Preprint under review for WCD (discussion: open, 0 comments)
      El Niño–Southern Oscillation (ENSO) has remote effects on the tropical North Atlantic (TNA), but the connections’ nonlinearity (strength of response to an increasing ENSO signal) is not always well represented in models. Using the Community Earth System Model version 1-– Whole Atmosphere Community Climate Mode (CESM-WACCM) and the Flexible Ocean and Climate Infrastructure version 1, we find that the TNA responds linearly to extreme El Niño, but nonlinearly to extreme La Niña for CESM-WACCM.
      PubDate: Mon, 07 Nov 2022 13:46:38 +010
      DOI: 10.5194/wcd-2022-572022

       
  • Stratospheric downward wave reflection events modulate North American
           weather regimes and cold spells

    • Abstract: Stratospheric downward wave reflection events modulate North American weather regimes and cold spells
      Gabriele Messori, Marlene Kretschmer, Simon H. Lee, and Vivien Wendt
      Weather Clim. Dynam., 3, 1215–1236, https://doi.org/10.5194/wcd-3-1215-2022, 2022
      Over 10 km above the ground, there is a region of the atmosphere called the stratosphere. While there is very little air in the stratosphere itself, its interactions with the lower parts of the atmosphere – where we live – can affect the weather. Here we study a specific example of such an interaction, whereby processes occurring at the boundary of the stratosphere can lead to a continent-wide drop in temperatures in North America during winter.
      PubDate: Fri, 04 Nov 2022 13:46:38 +010
      DOI: 10.5194/wcd-3-1215-2022 2022

       
  • Impact of grid spacing, convective parameterization and cloud microphysics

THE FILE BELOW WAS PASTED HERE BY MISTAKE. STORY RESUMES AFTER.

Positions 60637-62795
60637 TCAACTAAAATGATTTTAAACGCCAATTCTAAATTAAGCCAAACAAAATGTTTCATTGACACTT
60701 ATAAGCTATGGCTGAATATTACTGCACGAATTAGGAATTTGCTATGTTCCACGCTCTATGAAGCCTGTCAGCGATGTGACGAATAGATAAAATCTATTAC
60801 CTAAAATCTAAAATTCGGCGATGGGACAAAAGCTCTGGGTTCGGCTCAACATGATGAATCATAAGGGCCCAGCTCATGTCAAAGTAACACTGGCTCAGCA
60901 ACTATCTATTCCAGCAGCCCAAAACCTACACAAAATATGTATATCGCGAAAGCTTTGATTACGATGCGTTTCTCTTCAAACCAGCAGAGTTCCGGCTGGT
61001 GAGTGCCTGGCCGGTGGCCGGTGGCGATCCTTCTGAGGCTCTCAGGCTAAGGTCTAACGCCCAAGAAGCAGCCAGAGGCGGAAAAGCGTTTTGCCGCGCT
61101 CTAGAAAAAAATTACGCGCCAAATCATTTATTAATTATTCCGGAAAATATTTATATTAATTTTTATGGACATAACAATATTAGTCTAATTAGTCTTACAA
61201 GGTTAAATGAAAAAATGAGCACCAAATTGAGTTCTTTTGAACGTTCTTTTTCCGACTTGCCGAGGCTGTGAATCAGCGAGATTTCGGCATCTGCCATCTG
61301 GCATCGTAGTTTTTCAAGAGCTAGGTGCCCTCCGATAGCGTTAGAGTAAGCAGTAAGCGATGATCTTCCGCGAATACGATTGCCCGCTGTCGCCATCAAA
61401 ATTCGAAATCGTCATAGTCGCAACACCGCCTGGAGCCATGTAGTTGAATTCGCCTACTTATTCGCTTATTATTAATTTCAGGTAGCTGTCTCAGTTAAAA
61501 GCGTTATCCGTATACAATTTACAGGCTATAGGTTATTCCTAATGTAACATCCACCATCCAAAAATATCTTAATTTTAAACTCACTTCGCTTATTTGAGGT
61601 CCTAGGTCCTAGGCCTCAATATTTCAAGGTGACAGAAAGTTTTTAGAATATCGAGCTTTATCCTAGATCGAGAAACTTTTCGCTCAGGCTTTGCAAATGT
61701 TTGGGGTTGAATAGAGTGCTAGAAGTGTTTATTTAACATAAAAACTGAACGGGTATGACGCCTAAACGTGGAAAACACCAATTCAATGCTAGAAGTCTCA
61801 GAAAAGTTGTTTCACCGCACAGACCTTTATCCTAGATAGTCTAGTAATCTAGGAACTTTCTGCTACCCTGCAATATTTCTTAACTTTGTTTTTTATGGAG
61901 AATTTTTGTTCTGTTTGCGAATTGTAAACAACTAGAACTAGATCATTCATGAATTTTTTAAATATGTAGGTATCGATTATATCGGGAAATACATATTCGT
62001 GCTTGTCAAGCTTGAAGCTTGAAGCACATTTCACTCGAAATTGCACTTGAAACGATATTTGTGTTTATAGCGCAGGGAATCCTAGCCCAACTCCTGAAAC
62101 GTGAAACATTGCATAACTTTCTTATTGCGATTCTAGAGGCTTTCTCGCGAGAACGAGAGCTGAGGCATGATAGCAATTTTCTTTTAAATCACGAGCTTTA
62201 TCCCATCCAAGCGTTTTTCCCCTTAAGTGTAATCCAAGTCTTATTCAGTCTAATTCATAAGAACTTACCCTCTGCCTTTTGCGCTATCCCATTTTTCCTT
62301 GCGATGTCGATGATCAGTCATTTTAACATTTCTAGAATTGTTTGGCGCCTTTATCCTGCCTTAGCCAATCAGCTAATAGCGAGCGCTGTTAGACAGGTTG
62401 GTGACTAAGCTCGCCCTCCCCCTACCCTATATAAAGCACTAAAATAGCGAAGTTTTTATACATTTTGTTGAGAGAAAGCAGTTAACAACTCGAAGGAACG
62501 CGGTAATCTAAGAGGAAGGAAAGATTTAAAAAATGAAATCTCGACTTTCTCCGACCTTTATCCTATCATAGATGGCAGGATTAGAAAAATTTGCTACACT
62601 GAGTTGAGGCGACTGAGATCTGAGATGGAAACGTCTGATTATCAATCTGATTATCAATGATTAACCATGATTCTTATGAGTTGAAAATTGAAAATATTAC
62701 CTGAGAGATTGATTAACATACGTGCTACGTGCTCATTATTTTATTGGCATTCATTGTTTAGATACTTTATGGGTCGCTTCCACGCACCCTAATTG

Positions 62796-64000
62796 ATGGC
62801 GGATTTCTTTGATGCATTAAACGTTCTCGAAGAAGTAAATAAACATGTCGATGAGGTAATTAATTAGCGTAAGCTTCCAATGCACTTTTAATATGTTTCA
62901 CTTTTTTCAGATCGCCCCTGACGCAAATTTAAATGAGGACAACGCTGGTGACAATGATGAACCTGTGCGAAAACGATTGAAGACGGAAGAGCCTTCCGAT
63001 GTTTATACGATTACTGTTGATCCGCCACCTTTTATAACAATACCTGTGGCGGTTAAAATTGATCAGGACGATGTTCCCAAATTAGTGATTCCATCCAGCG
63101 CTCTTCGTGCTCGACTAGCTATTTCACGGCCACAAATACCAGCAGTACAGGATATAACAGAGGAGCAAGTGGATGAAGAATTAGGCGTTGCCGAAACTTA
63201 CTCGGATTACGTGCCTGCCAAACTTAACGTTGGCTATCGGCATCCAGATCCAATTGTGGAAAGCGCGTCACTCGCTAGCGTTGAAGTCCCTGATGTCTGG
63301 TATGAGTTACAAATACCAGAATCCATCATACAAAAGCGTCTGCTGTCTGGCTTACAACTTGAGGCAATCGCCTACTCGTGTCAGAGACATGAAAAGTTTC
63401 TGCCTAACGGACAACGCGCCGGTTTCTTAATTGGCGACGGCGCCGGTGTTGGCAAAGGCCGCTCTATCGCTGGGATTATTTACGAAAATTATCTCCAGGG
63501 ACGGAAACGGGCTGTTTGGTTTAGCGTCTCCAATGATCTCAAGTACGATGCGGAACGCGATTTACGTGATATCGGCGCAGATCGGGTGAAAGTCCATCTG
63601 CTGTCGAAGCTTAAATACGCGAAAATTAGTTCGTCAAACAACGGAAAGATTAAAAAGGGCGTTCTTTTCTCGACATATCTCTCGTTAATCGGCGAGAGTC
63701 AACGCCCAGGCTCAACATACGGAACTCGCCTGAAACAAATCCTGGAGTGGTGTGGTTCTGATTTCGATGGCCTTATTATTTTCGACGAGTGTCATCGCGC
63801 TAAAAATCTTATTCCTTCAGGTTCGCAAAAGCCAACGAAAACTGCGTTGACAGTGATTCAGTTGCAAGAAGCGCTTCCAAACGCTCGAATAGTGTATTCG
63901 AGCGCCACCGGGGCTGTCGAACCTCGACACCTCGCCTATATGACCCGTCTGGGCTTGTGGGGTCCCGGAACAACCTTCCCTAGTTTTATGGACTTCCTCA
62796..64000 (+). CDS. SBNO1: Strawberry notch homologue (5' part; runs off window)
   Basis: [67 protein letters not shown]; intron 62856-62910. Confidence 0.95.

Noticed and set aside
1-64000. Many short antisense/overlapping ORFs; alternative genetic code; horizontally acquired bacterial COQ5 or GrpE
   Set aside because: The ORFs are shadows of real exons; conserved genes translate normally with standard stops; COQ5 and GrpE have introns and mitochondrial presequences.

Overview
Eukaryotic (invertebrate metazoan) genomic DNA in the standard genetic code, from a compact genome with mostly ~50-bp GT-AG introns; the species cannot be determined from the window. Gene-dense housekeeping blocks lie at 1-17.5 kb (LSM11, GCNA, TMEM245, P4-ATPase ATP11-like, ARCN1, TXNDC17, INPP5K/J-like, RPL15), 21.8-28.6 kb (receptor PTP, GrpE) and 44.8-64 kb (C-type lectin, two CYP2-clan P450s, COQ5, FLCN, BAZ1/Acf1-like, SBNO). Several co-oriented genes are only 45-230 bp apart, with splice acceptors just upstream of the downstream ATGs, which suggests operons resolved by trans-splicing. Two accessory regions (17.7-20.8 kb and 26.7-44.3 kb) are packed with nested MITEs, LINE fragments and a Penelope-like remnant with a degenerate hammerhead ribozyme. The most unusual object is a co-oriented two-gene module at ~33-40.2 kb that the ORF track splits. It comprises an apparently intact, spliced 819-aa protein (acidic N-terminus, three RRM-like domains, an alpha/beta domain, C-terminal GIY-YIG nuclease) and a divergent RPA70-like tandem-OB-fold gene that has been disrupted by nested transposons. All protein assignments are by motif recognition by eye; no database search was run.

in ICON simulations of a warm conveyor belt

    • Abstract: Impact of grid spacing, convective parameterization and cloud microphysics in ICON simulations of a warm conveyor belt
      Anubhav Choudhary and Aiko Voigt
      Weather Clim. Dynam., 3, 1199–1214, https://doi.org/10.5194/wcd-3-1199-2022, 2022
      The warm conveyor belt (WCB), which is a stream of coherently rising air parcels, is an important feature of extratropical cyclones. This work presents the impact of model grid spacing on simulation of cloud diabatic processes in the WCB of a North Atlantic cyclone. We find that the refinement of the model grid systematically enhances the dynamical properties and heat releasing processes within the WCB. However, this pattern does not have a strong impact on the strength of associated cyclones.
      PubDate: Thu, 27 Oct 2022 09:29:10 +020
      DOI: 10.5194/wcd-3-1199-2022 2022

       
  • Subseasonal precipitation forecasts of opportunity over central southwest
           Asia

    • Abstract: Subseasonal precipitation forecasts of opportunity over central southwest Asia
      Melissa L. Breeden, John R. Albers, and Andrew Hoell
      Weather Clim. Dynam., 3, 1183–1197, https://doi.org/10.5194/wcd-3-1183-2022, 2022
      We use a statistical dynamical model to generate precipitation forecasts for lead times of 2–6 weeks over southwest Asia, which are needed to support humanitarian food distribution. The model signal-to-noise ratio is used to identify a smaller subset of forecasts with particularly high skill, so-called subseasonal forecasts of opportunity (SFOs). Precipitation SFOs are often related to slowly evolving tropical phenomena, namely the El Niño–Southern Oscillation and Madden–Julian Oscillation.